Daisy and Gatsby come from completely opposite ends of the class spectrum, and to Daisy, her reputation to the upper class is the most important thing. She is constantly looking for achievements to seem worthy of envy to her ‘friends’.
PROOF ONE: Why did Daisy Marry Tom?
“Tom and Daisy’s common denominator was money and an upper class position in society. Daisy did not marry Gatsby even though they were in love because he was poor. She and Tom were in love at one point as well but he had the money to provide her with the lifestyle she was accustomed to. Tom and Daisy were not only concerned with the money, but everything that went along with being wealthy.They were in love with the idea of what their marriage represented.” (1)
– “The Great Gatsby” Analysis of the relationship between Tom and Daisy
Daisy chose Tom because to her he represented a secure social position and the wealth she was accustomed to. Daisy believed that Tom could make her happy because he represented things that made her happy besides love, like material things and money. But Daisy can never be happy with Tom because when she married him, she objectified him into the things he gave her; the expectations of Tom that she constructs in her head are mostly made of the gifts she has received, rather than Tom’s actual personality and morals.
PROOF TWO: Daisy and Tom’s Marriage as a Social Achievement
“In June she married Tom Buchanan of Chicago, with more pomp and circumstance than Louisville ever knew before. He came down with a hundred people in four private cars, and hired a whole floor of the Seelbach Hotel and the day before the wedding he gave her a string of pearls valued at three hundred and fifty thousand dollars.”
– The Great Gatsby pg. 91
Carey Mulligan as Daisy Buchanan and Joel Edgerton as Tom Buchanan in the 2013 version of The Great Gatsby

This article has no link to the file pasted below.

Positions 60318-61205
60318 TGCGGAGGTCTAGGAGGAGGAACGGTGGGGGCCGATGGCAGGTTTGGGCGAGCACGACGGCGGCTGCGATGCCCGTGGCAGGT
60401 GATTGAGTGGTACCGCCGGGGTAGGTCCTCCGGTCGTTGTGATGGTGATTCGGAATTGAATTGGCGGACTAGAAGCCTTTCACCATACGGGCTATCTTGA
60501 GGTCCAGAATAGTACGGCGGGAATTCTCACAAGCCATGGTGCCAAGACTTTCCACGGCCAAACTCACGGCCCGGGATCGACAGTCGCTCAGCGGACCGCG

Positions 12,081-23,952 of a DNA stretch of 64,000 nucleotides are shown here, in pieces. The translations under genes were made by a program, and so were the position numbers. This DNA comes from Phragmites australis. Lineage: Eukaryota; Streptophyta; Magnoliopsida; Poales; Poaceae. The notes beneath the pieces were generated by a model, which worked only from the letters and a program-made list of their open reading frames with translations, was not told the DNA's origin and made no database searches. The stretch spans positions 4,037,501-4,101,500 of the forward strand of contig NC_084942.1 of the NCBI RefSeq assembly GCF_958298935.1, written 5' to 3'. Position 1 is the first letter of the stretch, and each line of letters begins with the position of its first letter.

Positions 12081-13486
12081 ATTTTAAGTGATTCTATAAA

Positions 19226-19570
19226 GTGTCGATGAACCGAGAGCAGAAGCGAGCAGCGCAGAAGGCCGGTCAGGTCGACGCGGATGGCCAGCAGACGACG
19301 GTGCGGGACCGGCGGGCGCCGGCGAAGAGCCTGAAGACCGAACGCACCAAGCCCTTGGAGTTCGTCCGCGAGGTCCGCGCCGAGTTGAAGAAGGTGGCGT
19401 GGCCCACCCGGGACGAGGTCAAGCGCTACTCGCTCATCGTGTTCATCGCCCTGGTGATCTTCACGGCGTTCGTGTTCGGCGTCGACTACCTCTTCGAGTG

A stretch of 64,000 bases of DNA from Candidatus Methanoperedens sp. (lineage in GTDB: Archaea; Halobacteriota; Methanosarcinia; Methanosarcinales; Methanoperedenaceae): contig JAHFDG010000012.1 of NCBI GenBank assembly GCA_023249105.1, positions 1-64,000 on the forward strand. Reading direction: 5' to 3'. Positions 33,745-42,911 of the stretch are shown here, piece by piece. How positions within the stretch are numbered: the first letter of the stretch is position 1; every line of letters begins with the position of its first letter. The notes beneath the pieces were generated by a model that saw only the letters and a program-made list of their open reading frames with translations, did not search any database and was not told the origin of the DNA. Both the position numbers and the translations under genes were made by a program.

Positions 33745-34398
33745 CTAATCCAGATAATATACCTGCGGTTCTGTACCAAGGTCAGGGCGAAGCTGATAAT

This quote shows how Daisy married Tom because she saw him as an ‘achievement’.Tom showered Daisy with gifts, and the only reason she married him was because of what he represented. She loves Tom because Tom gives her security in everything she enjoys and wants. Despite loving Gatsby, and attempting to call off her wedding to Tom, Daisy finally marries him because she knows that she wont have to live ‘sparingly’, as Tom can provide her with every materialistic thing she could ever want, and will be able to protect her from the harsh world with his money. Where as Gatsby, a poor soldier, could never give her any of these things. This quote shows how to Daisy and her family, marrying someone as accomplished and rich as Tom is an achievement. Even Jordan, who is talking, sees it as an accomplishment, praising Tom for making the wedding so decadent and being so loving to Daisy on the day.
PROOF THREE: Her Inability to Live in and Enjoy the Present
“What’ll we do with ourselves this afternoon?” cried Daisy, “and the day after that, and the next thirty years?” – The Great Gatsby, pg. 141
This quote shows how Daisy is always looking forward; she is constantly trying to think of the next thing she will do in her life. Fitzgerald was trying to portray how the American dream is flawed, and by portraying Daisy as someone who can’t seem to focus on the present and appreciating what she has, he shows how people often ruin experiences by instead focusing on what is coming next. Daisy is also used to represent a flaw in the American dream, being that she (and the entire upper class) will never accept Gatsby and all he has achieved because they think that he doesn’t truly belong with them.
Carey Mulligan as Daisy Buchanan
IN CONCLUSION: In the end, Daisy will, and can, never be happy because she is too focused on achievements, social status, and what she will do next. The character represents how even though she is born with, and has, everything money could buy, she will never be happy because she simply wants more.Daisy Buchanan on the night before her wedding. In this scene, she is trying to call off her marriage to Tom because she loves Gatsby.
For further study of Daisy Buchanan, check out this link to an article about her character.